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Sad Day For Issaquah: McNugget, Issaquah’s favorite rooster, killed in tragic dog attack

R.I.P. McNugget

R.I.P. McNugget

ISSAQUAH — McNugget, a beloved bantam rooster known to frequent an Issaquah parking lot and espresso stand, was killed Tuesday night by a neighborhood dog that escaped its residence.

“It’s so sad,” said Your Espresso stand owner Michelle Schneider. “My customers have been bawling all morning.”

McNugget has been a fixture and tourist attraction in Issaquah ever since it escaped a grain supply store 13 years ago and made its  home in the parking lot. The rooster, known to split its days between the coffee shop, parking lot and nearby Staples store, was the feature of many media pieces, including one by the Seattle Times.

Schneider said she received a call from one of her well-known customers late Tuesday night, saying she saw a neighborhood dog carrying the dead rooster in its mouth. The dog, Schneider said, is also well-known in the neighborhood, and had apparently escaped its house while it’s owners were out of town.

Schneider says no one was at fault in McNugget’s death, and it appeared to be a tragic accident.

The “famous” rooster was a favorite attraction for many Issaquah residents, Schneider said, and known for it’s dog-like attitude. It would often fly up to the espresso counter and peak his head in for treats, and reacted to commands like a well-trained dog.

“I say, ‘Down!'” Schneider told the Times. “He gets down. He’s like a dog.”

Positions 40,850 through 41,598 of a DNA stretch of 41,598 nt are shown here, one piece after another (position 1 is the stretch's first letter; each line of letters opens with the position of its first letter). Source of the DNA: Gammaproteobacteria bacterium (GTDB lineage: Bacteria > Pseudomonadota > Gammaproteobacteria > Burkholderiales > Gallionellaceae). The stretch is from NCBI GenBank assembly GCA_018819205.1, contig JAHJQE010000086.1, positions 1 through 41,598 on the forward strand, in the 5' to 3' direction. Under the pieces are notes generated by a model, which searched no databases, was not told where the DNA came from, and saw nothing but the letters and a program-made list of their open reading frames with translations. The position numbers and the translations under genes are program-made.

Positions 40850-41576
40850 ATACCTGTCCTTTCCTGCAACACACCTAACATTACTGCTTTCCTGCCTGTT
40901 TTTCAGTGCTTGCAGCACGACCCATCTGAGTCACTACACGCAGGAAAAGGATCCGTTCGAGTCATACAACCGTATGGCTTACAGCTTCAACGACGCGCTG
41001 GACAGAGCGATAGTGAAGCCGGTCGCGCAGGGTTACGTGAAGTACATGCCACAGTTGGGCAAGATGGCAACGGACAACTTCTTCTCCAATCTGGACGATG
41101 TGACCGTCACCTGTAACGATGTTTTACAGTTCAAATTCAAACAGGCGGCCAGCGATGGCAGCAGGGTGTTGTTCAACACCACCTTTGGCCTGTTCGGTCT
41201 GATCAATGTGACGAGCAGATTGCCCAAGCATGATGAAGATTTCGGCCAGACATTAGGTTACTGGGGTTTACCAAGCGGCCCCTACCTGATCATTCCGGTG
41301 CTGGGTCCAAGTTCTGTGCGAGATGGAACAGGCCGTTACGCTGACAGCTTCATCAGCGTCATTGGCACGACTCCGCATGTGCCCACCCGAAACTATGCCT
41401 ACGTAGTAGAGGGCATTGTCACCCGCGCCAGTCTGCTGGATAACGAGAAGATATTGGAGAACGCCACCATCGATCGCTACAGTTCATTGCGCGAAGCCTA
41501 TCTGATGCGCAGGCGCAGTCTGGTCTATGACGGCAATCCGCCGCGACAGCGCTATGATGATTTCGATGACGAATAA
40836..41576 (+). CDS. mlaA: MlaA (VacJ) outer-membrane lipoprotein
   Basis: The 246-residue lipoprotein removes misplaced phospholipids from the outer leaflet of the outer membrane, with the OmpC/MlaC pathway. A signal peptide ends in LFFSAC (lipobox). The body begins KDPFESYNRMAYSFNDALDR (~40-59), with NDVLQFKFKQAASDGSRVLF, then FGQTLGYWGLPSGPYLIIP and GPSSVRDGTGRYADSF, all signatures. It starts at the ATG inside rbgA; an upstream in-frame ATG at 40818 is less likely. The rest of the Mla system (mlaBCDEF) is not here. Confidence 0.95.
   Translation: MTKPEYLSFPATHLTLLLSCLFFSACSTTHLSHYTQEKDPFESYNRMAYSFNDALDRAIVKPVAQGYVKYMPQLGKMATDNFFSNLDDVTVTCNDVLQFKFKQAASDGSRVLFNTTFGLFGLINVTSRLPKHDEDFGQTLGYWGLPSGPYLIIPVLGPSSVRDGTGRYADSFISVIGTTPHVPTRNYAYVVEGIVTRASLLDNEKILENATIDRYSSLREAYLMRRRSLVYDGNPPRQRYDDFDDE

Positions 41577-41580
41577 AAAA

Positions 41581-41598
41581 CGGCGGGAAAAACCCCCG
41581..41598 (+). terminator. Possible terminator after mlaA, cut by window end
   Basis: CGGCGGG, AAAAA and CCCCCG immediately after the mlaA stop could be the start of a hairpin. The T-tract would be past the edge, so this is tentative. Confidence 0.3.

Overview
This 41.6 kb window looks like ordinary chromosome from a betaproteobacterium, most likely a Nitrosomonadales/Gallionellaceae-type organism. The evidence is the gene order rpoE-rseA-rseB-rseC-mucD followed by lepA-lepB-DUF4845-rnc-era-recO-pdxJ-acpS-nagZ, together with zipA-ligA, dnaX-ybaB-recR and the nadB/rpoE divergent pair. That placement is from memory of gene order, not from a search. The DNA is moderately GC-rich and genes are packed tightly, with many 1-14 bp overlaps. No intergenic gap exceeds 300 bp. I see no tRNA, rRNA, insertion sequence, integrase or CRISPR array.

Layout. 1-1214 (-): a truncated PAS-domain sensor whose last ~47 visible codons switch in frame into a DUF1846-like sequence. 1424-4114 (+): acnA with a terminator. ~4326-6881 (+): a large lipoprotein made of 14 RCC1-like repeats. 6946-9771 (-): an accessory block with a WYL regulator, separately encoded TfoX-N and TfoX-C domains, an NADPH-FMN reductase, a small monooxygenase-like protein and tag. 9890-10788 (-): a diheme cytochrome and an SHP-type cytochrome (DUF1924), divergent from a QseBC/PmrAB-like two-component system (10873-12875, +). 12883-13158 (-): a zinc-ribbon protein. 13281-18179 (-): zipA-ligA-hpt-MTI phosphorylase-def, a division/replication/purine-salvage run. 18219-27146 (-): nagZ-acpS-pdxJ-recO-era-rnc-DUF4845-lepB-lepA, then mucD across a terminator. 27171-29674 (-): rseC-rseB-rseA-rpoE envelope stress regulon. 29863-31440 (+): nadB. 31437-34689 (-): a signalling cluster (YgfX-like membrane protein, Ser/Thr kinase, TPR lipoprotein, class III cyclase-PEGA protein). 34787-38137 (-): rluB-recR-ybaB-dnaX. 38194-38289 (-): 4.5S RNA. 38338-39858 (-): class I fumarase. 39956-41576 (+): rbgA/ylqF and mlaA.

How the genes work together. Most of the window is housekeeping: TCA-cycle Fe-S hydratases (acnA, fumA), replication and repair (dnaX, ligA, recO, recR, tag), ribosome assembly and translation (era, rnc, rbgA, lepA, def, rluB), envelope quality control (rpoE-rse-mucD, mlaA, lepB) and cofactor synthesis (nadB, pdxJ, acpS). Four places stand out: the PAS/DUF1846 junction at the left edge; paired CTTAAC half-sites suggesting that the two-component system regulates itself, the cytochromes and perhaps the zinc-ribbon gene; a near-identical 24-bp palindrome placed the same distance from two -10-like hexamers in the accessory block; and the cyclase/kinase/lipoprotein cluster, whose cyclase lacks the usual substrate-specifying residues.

McNugget’s coop outside of the espresso stand has turned into a makeshift shrine as people learn of the news, Schneider said. One woman, who usually comes to feed the favorite rooster every three hours, was nearly inconsolable.

As she leaves Staples in Issaquah, Katheryn Parker admires McNugget the rooster, who has been wandering the parking lot for 11 years.

“It’s horrible,” Schneider said. “He’s a neighborhood pet.”

Schneider said the rooster was one of a kind, and wanted to remind people that he chose to live among the people of Issaquah. She encouraged well-meaning customers to keep their own roosters at home, saying that they will miss McNuggett, but he can’t be replaced.

“We don’t need people dropping off their chickens and roosters,” she said. “They mean well, but we don’t need that.”

R.I.P McNugget. We’ll see you in that big chicken coop in the sky.

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